Motorcycle insurance is generally more expensive than insuring a car or truck. If you want to get a better deal on insurance for your bike, there’s a number of things you can do, including choosing a bike with less power, bundling your bike with your car and home insurance, and removing collision coverage.
As the warm weather approaches, motorcycle enthusiasts just can’t wait to get out on the open road. But if you know anything about riding in Canada, you know that the riding season is short, and the insurance costs can be high. We can’t do much to extend the season, but here’s a few tips on how you can keep your premiums under control.
1. Bundle your bike with your home and auto
Just like any business, insurance companies offer volume discounts. If you’re willing to give them more of your business, they’ll give you a better deal. You may already take advantage of 10-15% discounts for bundling your home and auto insurance with the same company. Well the discounts can be even better on motorcycle insurance. You might be able to save as much as 55%!
2. Basic coverage may be all you need
If you have an older bike, it may not be worth much more than your deductible. If that’s the case, then why not opt for basic coverage that protects you from liability if you’re at-fault for an accident, and for medical costs if you get injured. You won’t save a whole lot, but you’ll keep a few bucks in your pocket. No coverage if your bike is wrecked in an accident or stolen, but again, for older bikes, that coverage may be a waste anyway.
3. Choose a safer bike
Just like in auto insurance, the insurance company is partly basing your premium on the past claims history of the type of vehicle you’re riding. For the exact premium on a given year, make and model of bike, you’ll need to give us a call, but a bike with lower CCs is generally going to cost you less. That’s not just because those bikes get in fewer accidents, but also because you’re less likely to get badly injured on a 250 cc bike than a 750 cc bike. The statistics bear this out, and insurers price accordingly.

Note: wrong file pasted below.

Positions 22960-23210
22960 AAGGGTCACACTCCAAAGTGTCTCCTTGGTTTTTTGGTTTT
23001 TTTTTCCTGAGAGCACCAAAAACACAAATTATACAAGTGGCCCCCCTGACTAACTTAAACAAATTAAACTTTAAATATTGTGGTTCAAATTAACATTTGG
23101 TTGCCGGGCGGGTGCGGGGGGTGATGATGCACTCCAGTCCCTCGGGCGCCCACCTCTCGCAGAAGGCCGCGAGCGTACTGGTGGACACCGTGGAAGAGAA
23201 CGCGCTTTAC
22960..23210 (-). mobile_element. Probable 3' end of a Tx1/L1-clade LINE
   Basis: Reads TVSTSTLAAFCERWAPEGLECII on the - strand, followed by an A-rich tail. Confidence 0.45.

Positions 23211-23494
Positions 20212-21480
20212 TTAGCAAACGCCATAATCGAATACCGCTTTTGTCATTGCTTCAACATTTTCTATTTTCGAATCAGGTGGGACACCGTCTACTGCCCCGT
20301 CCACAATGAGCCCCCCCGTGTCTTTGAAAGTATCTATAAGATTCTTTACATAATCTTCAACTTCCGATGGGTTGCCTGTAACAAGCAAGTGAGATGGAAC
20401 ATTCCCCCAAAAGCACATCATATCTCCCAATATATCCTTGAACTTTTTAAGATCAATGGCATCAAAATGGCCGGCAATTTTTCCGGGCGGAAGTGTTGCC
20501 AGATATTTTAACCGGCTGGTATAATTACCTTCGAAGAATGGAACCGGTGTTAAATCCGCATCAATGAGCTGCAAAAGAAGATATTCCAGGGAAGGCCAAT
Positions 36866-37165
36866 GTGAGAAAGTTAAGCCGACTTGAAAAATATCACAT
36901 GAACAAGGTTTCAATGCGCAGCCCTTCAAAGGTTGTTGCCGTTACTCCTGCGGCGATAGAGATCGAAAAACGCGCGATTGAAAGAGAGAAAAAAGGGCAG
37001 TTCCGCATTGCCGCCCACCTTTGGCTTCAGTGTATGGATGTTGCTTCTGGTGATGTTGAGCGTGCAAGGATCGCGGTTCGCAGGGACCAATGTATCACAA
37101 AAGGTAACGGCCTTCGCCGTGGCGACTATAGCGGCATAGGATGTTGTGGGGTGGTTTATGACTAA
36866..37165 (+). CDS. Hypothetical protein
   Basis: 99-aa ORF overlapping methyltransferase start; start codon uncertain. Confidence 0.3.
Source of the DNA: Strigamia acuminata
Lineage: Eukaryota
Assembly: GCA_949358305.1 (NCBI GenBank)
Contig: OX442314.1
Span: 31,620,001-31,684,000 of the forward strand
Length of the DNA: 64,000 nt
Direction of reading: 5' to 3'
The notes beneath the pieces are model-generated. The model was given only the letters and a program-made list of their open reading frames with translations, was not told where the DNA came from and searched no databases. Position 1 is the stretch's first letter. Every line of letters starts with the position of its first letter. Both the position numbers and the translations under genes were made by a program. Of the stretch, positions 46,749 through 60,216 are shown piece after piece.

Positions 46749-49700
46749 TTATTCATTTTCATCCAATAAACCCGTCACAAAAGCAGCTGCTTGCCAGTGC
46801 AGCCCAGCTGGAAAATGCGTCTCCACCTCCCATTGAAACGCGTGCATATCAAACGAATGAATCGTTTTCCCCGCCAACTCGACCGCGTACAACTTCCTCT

4. Don’t get a ticket, and don’t crash
The other big factor in setting rates, again just like auto insurance, is your driving (or riding) history. Of course, having 20 years of riding experience with no accidents or tickets is the ideal, but while you’re building up those years of experience, every time you get a ticket, that sets you back. Getting in an at-fault accident is even worse, and can put even an experienced rider in a big hole in terms of premiums.
5. Make your bike harder to steal
If you have a newer, more expensive motorcycle with full coverage (including collision and comprehensive), then your insurance company is really concerned about how easy (or hard) your bike is to steal. In general, motorcycles are easier targets for thieves, because they are lighter and fairly easy to load onto a truck. The two ways to counter this tendency are to install a certified anti-theft system and to park/store your bike in a place that’s not easy for thieves to get at. When you call for a quote, your broker will want to know exactly where the motorcycle is kept, both during the riding season AND during the winter. Your answers will make a bigger difference in your premium than they would if you were calling about a car.
What about rider training?
Rider training courses for new riders are a great idea, and as long as you choose a course approved by MTO, it can save you some money on insurance once you graduate beyond your M1 license. Most courses are set up specifically so you can get your M1 (written test), do the course, then take your M2 riding test at the end of the course.